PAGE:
If you think giving birth in 18-months is close, the sister of a close friend of mine gave birth to two daughters within a years time. Infact mother & daughter #1 have the same birthday. I don’t know why, but I find that so cool.

  6. Congrats on the baby. And it’s nice to know I’m not the only one who leaves their shade up. I love watching the world go by and never get tired of it. I would have been in the middle of the cold war right with you.

  7. That’s awesome, Brett! Congratulations to the both of you… I mean four of you!

    =M=

  8. Tory says:

    Friendly suggestion: add a very short executive summary or conclusion to these posts with the summarized pros and cons (maybe quick bullet points?). And congrats on the new addition!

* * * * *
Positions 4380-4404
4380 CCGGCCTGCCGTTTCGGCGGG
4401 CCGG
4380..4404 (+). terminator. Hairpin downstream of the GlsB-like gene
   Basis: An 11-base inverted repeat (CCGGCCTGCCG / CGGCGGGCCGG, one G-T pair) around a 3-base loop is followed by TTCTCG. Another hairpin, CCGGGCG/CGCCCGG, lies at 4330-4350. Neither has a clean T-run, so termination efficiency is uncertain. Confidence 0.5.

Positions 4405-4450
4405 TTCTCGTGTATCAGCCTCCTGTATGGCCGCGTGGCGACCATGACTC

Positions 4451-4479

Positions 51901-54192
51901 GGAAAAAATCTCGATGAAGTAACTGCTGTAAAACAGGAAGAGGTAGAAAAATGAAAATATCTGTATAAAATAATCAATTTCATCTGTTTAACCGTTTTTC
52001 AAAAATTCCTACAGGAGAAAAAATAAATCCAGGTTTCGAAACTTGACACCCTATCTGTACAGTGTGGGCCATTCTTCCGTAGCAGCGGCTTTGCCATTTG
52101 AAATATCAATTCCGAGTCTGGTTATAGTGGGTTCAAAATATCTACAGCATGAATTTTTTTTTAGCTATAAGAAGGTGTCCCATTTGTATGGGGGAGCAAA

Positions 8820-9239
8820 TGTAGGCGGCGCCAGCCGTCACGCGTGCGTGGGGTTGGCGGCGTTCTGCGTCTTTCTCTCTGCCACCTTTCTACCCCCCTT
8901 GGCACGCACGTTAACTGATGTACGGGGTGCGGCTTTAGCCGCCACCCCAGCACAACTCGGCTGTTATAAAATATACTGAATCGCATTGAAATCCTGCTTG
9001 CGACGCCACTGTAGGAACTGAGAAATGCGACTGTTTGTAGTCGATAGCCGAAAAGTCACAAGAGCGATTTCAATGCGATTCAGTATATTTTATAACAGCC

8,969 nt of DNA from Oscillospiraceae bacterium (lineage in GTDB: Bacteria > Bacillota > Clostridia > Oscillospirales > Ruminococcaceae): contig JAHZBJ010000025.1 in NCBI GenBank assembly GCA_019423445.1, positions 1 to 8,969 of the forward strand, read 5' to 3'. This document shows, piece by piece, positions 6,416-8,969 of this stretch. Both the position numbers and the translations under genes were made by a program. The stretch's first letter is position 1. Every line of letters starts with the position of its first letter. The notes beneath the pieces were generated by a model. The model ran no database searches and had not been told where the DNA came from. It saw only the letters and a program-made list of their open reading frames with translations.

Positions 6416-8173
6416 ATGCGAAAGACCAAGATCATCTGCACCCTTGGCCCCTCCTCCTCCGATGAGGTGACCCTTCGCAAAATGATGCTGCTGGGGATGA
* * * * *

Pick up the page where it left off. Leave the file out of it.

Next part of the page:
• CF says:

      Tory – So what would you have liked to see as a summary for this? I always consider the title to be the best, incredibly short, summary. How would you have put together a more hefty summary?

  9. Jorg says:

    Great report, but much more importantly: congratulations with CrankyBabyTwo!

  10. Hovig says:

    As you know I’m a pediatric resident (now in my last year of residency) and your blog has been my stress relief through medical school and residency. So I’m ridiculously excited for your family as you welcome #2! Congratulations!! I am sad the trip reports are on hold (rightfully so). However, if you decide you could use a guest reporter who you send on these trips to evaluate the offerings, I absolutely offer my services! Free!! :) I’m a great writer (I have to chart on oodles of patients everyday) and love flying! Enjoy your family and congrats again.

    • CF says: